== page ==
Hurricane Sandy chugged toward the East Coast on Sunday with such enormous size and force that public officials warned of the potential for widespread destruction and disruption for millions of people in its path.
From North Carolina to coastal Maine, public officials were urging residents to fortify themselves against a storm system expected to unleash torrential rains and damaging winds of up to 75 mph as far as 100 miles from the storm’s center.
As the storm’s leading edge approached the Mid-Atlantic region, its effect was already being felt. The federal government announced a shutdown on Monday, saying only emergency employees and those required to telework would be on duty. Maryland officials cancelled early voting. Several school districts called off classes on Monday, with Montgomery and Fairfax counties cancelling school through Tuesday.
"This is a serious, killer storm,” Maryland Governor Martin O’Malley (D) said in an afternoon news conference. He urged residents to hunker down and prepare for what he and other officials expect to be extended days of power outages.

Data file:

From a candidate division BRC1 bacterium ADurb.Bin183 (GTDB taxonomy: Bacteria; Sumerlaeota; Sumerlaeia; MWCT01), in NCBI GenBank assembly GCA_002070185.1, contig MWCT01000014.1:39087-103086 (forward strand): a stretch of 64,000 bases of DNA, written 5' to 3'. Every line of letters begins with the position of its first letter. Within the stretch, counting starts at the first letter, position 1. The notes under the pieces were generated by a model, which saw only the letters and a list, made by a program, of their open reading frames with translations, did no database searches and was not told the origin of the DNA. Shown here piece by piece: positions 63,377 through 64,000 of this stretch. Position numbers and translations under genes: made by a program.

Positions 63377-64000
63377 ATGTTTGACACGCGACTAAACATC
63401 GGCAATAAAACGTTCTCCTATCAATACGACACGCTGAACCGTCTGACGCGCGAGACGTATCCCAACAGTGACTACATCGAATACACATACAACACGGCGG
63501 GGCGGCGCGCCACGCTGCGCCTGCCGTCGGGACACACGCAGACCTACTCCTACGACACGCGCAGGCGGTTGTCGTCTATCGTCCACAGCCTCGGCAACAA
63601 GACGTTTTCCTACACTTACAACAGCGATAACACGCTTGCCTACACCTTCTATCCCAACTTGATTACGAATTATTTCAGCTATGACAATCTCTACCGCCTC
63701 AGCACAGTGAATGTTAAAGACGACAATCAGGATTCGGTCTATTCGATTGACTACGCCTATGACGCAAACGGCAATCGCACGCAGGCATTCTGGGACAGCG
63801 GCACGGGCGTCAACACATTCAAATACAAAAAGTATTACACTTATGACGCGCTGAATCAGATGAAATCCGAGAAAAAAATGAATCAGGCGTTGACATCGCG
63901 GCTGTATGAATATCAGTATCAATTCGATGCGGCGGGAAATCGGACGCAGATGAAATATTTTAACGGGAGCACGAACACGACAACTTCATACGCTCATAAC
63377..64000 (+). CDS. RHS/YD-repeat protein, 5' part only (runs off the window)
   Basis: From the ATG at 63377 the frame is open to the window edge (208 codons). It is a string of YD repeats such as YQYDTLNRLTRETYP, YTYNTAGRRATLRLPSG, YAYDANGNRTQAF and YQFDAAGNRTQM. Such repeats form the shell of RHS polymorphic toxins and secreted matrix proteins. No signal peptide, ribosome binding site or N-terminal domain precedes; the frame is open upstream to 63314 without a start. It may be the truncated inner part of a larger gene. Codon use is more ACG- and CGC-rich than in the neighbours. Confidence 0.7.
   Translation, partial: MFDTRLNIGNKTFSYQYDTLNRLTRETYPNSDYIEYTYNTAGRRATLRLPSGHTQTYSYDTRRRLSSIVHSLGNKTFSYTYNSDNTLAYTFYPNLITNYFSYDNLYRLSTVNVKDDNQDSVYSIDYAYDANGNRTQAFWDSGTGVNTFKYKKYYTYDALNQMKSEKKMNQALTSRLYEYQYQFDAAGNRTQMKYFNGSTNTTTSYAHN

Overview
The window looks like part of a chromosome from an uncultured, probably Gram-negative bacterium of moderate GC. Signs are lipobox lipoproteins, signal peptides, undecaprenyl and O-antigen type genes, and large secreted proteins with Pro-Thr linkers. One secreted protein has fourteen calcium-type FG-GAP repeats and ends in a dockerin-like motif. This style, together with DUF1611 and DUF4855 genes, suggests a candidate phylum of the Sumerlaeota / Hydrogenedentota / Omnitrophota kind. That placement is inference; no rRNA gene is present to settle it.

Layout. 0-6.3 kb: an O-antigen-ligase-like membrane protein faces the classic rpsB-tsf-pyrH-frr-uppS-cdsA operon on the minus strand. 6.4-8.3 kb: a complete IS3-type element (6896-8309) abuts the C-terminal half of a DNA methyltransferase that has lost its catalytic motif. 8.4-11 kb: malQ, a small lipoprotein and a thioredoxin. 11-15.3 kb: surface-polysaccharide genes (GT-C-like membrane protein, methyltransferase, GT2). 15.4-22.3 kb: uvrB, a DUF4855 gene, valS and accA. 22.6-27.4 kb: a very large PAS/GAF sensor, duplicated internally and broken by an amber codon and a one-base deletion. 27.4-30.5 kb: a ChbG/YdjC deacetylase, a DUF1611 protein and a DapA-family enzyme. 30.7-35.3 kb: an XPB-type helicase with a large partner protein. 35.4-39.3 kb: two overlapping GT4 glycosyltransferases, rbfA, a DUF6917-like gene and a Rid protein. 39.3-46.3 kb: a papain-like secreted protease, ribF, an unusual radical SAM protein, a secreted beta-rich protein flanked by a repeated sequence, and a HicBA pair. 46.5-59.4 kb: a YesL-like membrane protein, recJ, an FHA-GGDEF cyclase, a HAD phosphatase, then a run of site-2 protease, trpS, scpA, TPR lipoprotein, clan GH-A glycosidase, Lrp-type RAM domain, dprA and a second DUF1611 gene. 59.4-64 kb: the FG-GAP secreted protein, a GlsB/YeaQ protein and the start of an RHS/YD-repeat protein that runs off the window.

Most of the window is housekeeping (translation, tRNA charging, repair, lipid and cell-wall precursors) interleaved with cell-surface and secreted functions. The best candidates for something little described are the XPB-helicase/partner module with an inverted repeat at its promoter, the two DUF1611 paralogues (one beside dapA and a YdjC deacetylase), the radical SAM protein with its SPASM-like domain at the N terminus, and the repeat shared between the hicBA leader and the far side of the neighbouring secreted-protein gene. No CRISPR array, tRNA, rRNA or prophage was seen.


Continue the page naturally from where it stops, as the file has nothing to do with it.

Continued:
Virginia Gov. Robert F. McDonnell (R) said the approaching storm was unlike any storm he had seen in 20 years.
Local residents boarded up windows and lined up to grab sandbags. Small areas of flooding had begun on Sunday in the Hampton Roads area and the beach at Virginia Beach was already covered in water. Late Sunday, Dominion Virginia Power reported that 3,000 customers had lost power in Hampton Roads area.
“This is going to be a long haul,” McDonnell said. “People are going to have to be patient.”
In New York City, Mayor Michael Bloomberg ordered schools and public transportation systems closed, and a mandatory evacuation of thousands of residents in low-lying parts of the city.
Airlines cancelled scores of flights to and from Ronald Reagan National and Dulles International airports. And Amtrak halted most service in the northeast for Monday, shutting down the rail line between Washington and New York.